image.pngA fascinating new documentary about the extraordinary life and mercurial career of Russian ballet sensation Rudolf Nureyev arrived in British cinemas this week. Called simply Nureyev it tells a story so astonishing that it is hard to credit that it really happened. It traces one of the creative legends of the 20th century. A dancer of such amazing talent that despite an impoverished background he kicked down barriers and enriched and changed the world of classical ballet forever.

Rudolf Nureyev was born on a train on the Trans-Siberian railway in 1938. He came from a poor family but discovered a love of ballet as a child. His father was horrified and tried to beat the passion for dance out of his young son. This brutality simply made a defiant Rudolf even more determined to fight for a place at ballet school. His brilliance, power and grace soon shone and by his early twenties he was a star of the famed Kirov Ballet.

Continue reading “From leap to freedom to dance of death – tragic final days of ballet star Nureyev”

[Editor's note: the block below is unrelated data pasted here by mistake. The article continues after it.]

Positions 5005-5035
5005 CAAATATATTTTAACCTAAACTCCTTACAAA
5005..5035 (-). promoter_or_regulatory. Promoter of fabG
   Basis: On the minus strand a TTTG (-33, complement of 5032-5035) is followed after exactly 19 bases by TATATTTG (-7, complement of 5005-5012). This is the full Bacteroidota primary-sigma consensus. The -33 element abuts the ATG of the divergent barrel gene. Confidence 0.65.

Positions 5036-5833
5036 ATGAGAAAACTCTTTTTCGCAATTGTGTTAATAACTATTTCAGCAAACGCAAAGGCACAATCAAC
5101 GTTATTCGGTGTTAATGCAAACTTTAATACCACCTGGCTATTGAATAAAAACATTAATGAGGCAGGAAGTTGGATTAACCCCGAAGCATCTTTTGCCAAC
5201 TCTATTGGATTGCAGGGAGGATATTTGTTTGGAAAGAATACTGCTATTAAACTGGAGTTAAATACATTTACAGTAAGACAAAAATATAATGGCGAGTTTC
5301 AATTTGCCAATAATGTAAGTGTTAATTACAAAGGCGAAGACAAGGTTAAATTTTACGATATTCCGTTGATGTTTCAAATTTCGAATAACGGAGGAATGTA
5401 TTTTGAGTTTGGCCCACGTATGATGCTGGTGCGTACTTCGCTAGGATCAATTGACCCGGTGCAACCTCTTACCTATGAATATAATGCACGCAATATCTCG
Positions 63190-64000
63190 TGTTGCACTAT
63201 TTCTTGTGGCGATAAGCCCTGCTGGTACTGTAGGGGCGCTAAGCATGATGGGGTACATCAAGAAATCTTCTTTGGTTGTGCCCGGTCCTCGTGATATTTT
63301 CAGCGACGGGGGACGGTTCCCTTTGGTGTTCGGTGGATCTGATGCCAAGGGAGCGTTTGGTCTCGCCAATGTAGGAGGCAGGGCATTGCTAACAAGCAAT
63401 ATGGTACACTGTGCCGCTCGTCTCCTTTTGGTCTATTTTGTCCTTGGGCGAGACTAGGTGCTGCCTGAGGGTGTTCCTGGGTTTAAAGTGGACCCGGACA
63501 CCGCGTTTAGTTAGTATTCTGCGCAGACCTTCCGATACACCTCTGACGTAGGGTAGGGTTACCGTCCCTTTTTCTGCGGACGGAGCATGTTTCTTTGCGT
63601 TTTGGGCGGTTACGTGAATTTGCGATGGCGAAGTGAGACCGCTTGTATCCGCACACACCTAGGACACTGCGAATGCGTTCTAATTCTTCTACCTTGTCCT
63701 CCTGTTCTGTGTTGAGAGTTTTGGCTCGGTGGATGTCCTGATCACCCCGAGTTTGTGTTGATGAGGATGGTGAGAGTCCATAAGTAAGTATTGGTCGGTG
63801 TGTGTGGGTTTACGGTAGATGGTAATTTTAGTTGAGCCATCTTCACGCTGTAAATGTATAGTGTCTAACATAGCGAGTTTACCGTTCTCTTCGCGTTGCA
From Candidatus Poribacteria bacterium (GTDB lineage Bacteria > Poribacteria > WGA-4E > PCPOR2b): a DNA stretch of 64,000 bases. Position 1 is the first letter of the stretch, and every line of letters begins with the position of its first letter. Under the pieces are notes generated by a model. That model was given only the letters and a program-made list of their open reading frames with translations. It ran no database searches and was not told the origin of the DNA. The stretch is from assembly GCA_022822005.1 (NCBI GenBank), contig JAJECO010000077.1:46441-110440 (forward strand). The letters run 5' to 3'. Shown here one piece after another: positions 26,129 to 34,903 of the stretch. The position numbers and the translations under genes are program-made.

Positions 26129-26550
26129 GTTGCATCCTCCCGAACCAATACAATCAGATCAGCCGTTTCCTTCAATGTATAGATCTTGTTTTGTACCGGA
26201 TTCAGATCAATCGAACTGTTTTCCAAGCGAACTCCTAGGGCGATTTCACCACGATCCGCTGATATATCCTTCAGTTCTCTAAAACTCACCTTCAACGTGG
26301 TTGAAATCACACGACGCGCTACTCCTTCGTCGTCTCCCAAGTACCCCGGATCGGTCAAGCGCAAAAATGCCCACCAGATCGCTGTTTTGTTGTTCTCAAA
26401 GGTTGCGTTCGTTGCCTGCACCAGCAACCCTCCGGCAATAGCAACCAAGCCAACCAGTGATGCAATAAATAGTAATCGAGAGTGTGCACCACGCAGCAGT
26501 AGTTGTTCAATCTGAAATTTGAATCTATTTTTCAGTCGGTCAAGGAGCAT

Dorothea’s dustbowl migrants and Tom McGuinness on Arthur ‘Big Boy’ Crudup

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Migrant Mother the photograph of itinerant pea-picker Florence Thompson and her children taken in California in 1936 that catapulted Dorothea Lange to international fame

A couple of weeks ago I found myself at London’s Barbican viewing The Politics of Seeing – an exhibition of superb and often troubling photographs by pioneering American photographer Dorothea Lange.

Across the gallery, admiring Lange’s iconic studies of Oklahoma dustbowl migrants in California in the 1930s, was a man who I was fairly convinced was Manfred Mann and Blues Band guitarist Tom McGuinness. I wasn’t sure though and short of wandering over and asking, I couldn’t figure out a way of finding out. Continue reading “Dorothea’s dustbowl migrants and Tom McGuinness on Arthur ‘Big Boy’ Crudup”

Buy my lamps you won’t need drugs – a compelling and effective marketing slogan

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Craven Walker: daredevil, pioneering naturist and inventor of the lava lamp

I am intrigued to see that Mathmos, the Poole based company that, back in 1963, launched that soon to become indispensable hippy accessory the lava lamp are celebrating the centenary of their founder Craven Walker.

Craven – his full name was Edward Craven Walker – was in some ways an unlikely inventor of the lamp that fascinated the counter-culture.